: views from the Hill

Tuesday, November 28, 2006

Book jones.

I have a book jones. Have I ever mentioned?

Arleen Writes about her search for entertainment, for a book, not a romance, no history, not now and how she went to the store looking for entertainment and came back with "a vegetarian cookbook, and a how to cook tofu and soy products cookbook." I responded:

I try to explain to people why I have these piles and cases and boxes of books that I haven’t read and yet … and yet I stop off at the bookstore and pick up another book.

I picked up a copy of Stephen King’s latest at Costco on Monday. Ordered $50 worth of books from Powell's over the weekend, finishing off the $100 gift certificate I won back when. $50 gets you free shipping! (Ordered Domenic Stansberry THE LAST DAYS OF IL DUCE and CHASING THE DRAGON, Bradbury THE CAT'S PAJAMAS and BRADBURY STORIES: 100 of His Most Celebrated Tales) This morning I ordered another $25 worth of books (free shipping!) from Amazon (Lukeman's THE PLOT THICKENS and Michael Collins DEATH OF A WRITER). … I have a backlog of books I want to buy, to read.

Someone somewhere within the last day or so explained it all. …

Excerpt from BLIND SUBMISSION by Debra Ginsberg. I can relate in several ways to the book-ish protagonist:

But reading was only part of the thrill that a book represented. I got a dizzy pleasure from the weight and feel of a new book in my hand, a sensual delight from the smell and crispness of the pages. I loved the smoothness and bright colors of their jackets. For me, a stacked, unread pyramid of books was one of the sexiest architectural designs there was. Because what I loved most about books was their promise, the anticipation of what lay between the covers, waiting to be found.

My discussion with Arleen continued in her comments tail. She mentioned King's EYES OF THE DRAGON (1987) and says she wrote an essay about libraries that sounds a bit like the Ginsberg bit I'd quoted.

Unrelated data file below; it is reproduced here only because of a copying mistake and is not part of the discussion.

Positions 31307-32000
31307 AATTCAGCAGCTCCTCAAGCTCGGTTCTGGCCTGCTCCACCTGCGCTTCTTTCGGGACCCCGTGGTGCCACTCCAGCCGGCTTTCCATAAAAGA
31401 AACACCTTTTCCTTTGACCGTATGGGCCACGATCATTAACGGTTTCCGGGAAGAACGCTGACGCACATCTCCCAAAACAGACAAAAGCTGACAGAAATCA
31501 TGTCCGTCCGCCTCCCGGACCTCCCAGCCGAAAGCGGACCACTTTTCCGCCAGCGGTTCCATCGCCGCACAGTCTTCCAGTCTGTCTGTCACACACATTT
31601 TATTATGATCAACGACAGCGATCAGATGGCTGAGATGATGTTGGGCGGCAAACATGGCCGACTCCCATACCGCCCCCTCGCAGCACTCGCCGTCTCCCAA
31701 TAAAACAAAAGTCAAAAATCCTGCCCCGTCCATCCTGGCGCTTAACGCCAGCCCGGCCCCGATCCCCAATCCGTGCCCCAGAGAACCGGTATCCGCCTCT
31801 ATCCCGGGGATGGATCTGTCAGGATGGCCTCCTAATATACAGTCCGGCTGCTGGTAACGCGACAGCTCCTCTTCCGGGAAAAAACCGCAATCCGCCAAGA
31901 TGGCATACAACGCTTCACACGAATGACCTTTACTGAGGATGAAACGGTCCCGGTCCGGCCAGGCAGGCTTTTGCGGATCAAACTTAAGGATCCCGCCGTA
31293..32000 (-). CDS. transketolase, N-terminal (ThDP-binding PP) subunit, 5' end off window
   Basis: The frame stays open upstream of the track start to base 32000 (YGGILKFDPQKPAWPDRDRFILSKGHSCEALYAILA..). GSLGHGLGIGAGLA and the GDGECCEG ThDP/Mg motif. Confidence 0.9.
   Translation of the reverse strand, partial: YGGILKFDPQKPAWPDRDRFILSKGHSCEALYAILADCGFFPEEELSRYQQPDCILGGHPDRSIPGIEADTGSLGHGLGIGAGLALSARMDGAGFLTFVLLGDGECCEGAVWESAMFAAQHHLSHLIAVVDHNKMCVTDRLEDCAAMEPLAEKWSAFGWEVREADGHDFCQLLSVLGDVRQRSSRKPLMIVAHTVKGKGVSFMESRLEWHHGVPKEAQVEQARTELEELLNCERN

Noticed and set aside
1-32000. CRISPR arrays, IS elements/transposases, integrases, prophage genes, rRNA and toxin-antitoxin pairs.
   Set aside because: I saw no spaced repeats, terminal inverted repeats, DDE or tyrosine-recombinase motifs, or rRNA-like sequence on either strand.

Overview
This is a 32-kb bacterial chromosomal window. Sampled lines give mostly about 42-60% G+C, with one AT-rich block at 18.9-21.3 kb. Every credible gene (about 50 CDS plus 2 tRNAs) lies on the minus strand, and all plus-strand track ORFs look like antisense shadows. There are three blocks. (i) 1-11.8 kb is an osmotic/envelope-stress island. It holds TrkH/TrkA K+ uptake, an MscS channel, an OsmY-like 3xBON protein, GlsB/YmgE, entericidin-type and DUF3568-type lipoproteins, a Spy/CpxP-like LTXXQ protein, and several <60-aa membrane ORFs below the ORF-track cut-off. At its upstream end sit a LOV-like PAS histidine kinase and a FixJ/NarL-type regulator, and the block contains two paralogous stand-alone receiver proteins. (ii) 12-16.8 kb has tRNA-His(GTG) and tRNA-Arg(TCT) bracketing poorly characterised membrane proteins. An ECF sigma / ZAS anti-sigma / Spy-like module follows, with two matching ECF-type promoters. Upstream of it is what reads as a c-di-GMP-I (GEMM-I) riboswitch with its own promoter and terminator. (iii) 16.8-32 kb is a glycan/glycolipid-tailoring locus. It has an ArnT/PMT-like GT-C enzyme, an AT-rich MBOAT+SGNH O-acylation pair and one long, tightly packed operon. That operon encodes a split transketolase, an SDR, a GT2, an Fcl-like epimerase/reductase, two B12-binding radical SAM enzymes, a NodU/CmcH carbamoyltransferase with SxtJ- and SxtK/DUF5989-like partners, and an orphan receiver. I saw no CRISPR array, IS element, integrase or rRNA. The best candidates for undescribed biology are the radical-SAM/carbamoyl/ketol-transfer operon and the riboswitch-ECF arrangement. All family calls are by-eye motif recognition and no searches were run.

I replied:

I once wrote an essay about how I felt about the library that sounded very similar to the bit you quoted, Sal. I can definitely relate.

I adore libraries. I love the stacks. I love the atmosphere. I love the variety. I love feeling like there is all this knowledge and culture and stories galore right here for the taking!

Folks I know with less of a book jones than I have always wonder why I don't use my libraries more and save the expense (even if it is usually a used-book/Goodwill expense) of buying books. But … well … if I don't have staff privileges that include forgiveness of fines, if I'm just Joan Public, I run up horrendous overdue charges at libraries. I check out books and then have them sitting around waiting forever to be read.
[Auntie K can testify to this ...] Or I forget I have a book. Or I can't find it when it's time to return it.

I love my stashes of books because — as the protagonist in BLIND SUBMISSION says — of the potential, the promise, the anticipation. I also figure if I ever rip an Achilles tendon and am laid up for weeks I'll have all sorts of different things to read, depending on my mood.

I think I may have EYES OF THE DRAGON on the shelf somewhere. I'll have to look for it.

And read it. :-)

Bookhuggers Anonymous, my name is Sal. I have a book jones.

I have thousands and thousands of books and nowhere to put them. When we moved, we had to find a separate location to keep my books because I couldn't give them up but we couldn't possibly keep them in our new home. We had no room.

Even with the spare space, I don't have enough room on the shelves I have space for to have all the books out. Many, many, many of the books are in boxes. Some of the boxes are adequately labeled: SOFTWARE DESIGN or REF or SFF/T or CKBKS (actually, not too many SFF or CKBKS are in boxes because most of those I have put on shelves). The boxes that are a problem are the ones labeled NFIC or MISC or VERY MISC. My job, and the job I keep putting off day-to-day week-to-week, is to sort those MISC and VERY MISC boxes into something more definitive so that I can say, "Oh, look. Yes. I do have three copies of AMO, AMAS, AMAT & MORE. I can give two of those to the Friends of the Library for their bookshop."